Timo Bracht is ready

KAILUA-KONA, Hawaii -- Last year at Kona it seemed as if rising German Ironman star Timo Bracht was a petulant wild child, refusing to stop in the penalty box to serve his time for a bike split violation. The way he was going, Bracht seemed as if he could easily have made up the time and would have cashed a substantial check rather than end his day crossing the line 5th and receiving not a check but a DQ and puzzled stares.

What was Timo thinking?

This year Bracht came back to the sport with a purpose and scored the most impressive victory of the year - besides Kona. When the shouting had ended, Bracht took down a topflight field and the 8-hour barrier to win Ironman Frankfurt with a 7:59 clocking, finishing with a strong 4:26 bike split and a Kona-worthy 2:43 marathon.

If Ironman Hawaii weren't subject only to its own logic and demands, Bracht would be the favorite at Kona, But since Frankfurt has cooler temperatures, milder winds and no mysterious forces like Madame Pele to stir the pot, Bracht's race record is duly noted but taken with a grain of salt.

The is, his closest compadres on the Commerzbank Team think the 34-year old, far from being an impulsive wild child, is a quintessential calculating chess player of the Ironman and trust him to get the most out of his considerable talents Saturday.

Slowtwitch: What led you to raise your game and break 8-hours and the best men's field of the year at Frankfurt?

Timo Bracht My aim last year was to keep improving every year. I didn’t want to be a one-year triathlon star. My goal was to keep growing throughout my career. So Frankfurt this year was the perfect race for this stage in my career.

ST: What was the most important race for your career so far?

Timo: Frankfurt in 2009 was not the most important race for me. The big breakthrough was my first Ironman victory at Gerardmer in France in 2003. While my win at Frankfurt in 2007 was very good, this year at Frankfurt was my best race ever. I had a good swim. Not a perfect swim., I swam with Chris McCormack and had a really hard bike ride with him -- 4:26 -- six minutes faster than the year before. And then I started the run three minutes behind Eneko Llanos. It was not so easy to catch him. he ran the first half marathon really fast. I ran with Macca the first 20km, and then I made my own race. In the middle of the run, Chris was passing me and went chasing Eneko. At that moment, he was too fast and I thought: OK. You c an go. If you win the race you are better than me.

ST: You must have had a plan in mind?

Timo: The last few years, my best moments in the Ironman came in the last 10km of the run. I know this very well. That last 10km is mine. So I ran the last 10km very fast and in the end I passed Chris and Eneko.

ST: How fast did you run that last 10km?

Timo: I ran 37-38 minutes. Most pros are running 42 minutes at that point. If you run 38, you are very fast. So it is very important for me to focus on that last 10km. I was really strong at that point. Not so much fast as I felt very very strong. My shoulders and my face were very relaxed. I felt smooth.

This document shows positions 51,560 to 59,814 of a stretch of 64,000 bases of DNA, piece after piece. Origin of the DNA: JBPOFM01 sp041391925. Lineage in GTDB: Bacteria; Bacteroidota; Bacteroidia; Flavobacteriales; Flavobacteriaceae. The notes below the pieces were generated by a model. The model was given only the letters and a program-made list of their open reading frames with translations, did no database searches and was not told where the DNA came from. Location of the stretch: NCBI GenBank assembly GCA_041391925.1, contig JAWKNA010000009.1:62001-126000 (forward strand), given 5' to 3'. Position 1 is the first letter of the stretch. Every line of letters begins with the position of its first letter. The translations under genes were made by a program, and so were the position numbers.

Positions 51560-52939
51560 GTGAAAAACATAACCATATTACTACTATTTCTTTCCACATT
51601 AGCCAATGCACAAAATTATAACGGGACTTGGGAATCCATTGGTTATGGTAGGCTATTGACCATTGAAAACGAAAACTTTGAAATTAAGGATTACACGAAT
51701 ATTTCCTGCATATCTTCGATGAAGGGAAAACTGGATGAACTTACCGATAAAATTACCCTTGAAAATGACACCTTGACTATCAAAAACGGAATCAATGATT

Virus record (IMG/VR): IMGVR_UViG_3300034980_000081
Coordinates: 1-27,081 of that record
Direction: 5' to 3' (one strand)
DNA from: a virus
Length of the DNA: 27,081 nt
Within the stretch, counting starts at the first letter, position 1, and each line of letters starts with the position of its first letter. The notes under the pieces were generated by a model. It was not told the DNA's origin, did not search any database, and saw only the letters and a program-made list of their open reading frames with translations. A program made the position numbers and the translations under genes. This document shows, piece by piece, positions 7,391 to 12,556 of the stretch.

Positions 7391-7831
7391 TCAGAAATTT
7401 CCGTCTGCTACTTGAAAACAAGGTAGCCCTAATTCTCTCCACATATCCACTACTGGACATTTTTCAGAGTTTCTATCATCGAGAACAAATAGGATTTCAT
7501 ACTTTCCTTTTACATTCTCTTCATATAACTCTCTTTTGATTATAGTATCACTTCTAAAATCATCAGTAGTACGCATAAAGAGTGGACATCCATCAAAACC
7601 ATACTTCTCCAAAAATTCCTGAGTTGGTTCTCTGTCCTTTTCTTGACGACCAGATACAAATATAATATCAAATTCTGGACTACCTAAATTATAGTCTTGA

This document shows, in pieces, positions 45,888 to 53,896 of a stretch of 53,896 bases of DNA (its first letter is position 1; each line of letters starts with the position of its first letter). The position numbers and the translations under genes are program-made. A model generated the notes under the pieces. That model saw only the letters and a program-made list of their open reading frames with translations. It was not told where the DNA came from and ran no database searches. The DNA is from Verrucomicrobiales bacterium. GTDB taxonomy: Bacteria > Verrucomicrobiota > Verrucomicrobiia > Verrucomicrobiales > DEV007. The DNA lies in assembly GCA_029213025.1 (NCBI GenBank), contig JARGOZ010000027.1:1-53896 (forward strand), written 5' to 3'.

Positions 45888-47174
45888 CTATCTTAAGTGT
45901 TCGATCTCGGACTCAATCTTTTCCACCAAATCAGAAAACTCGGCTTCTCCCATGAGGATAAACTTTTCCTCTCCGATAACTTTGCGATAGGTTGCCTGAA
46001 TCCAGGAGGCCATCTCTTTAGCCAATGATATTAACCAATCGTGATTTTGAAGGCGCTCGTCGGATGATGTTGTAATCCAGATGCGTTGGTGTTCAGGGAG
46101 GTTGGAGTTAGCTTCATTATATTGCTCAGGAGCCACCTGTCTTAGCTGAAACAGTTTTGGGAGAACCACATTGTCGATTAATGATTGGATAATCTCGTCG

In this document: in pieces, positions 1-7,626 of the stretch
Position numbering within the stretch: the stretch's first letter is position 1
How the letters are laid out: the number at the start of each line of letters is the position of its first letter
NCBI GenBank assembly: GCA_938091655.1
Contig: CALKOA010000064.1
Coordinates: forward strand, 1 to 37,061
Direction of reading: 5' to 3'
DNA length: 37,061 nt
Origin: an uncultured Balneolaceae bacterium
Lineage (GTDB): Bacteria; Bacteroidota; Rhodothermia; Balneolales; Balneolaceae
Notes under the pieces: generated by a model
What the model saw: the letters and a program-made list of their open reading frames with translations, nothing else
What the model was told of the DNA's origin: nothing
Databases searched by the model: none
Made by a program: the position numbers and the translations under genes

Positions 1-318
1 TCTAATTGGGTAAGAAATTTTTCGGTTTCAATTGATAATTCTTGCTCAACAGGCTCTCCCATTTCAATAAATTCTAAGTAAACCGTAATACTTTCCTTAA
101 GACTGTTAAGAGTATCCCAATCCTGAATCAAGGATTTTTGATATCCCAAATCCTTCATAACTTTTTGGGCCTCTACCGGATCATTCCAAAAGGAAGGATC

ST: How did it feel to break 8 hours on a tough course?

Timo: I never expected to break 8 hours. I wanted to win but 8 hours was not on my mind. t the finish, I started to do a TV interview when Macca came up and said "Look at the time." I didn't expect it.

ST: Do you like racing with Macca?

Timo: We seem to spend some time together in these races,. At Quelle Challenge Roth we biked and ran together for 10 miles before he went on to win. I finished third in 8:08 and felt it was a breakthrough to race with the stars of the sport in my first year as a pro.

ST: So what WERE you thinking last year at Kona/

Timo: I thought the race marshal showed me a yellow card. That is not a drafting penalty and it would be a stop and go penalty - not four minutes. I did not think he showed me red card. We were in communication and he held the card in his hand and I did not see clearly what it was. That was the ;problem.

ST: Some observers said that you thought you could not win if you had a big penalty, so you kept going to see what it was like to race to the end against men like Craig Alexander?

Timo: No. That was not what I was thinking because I was one minute ahead of Craig Alexander, I thought it was a yellow card, and I believed it would be a stop and go penalty. I thought I could easily make up that time

ST: So you lost a significant paycheck.

Timo: Not only the money. I think it is very important to follow the rules. I said that to German TV after the race. I got a lot of emails about how I dealt with the situation. After I told Jimmy Riccitello no matter what I did, I believe need to follow the rules.

ST: Afterwards, how would you evaluate that day?

Timo: I had a really great race. For me the racing itself was correct. To run so far with Craig Alexander while he was winning was to my mind a better experience for me than the disappointment of the yellow card and frustration of the DQ. If I had finished in 10th place, I would not have seen how he raced, So I had my freedom with the race.

ST: How did you take the defeat?

Timo: The next day my physical therapist and I went to the top of Mauna Kea and drank a few beers. It was a lot better than the awards ceremony that was rained out. It was a great race for me, a successful race. But at the end - no listing.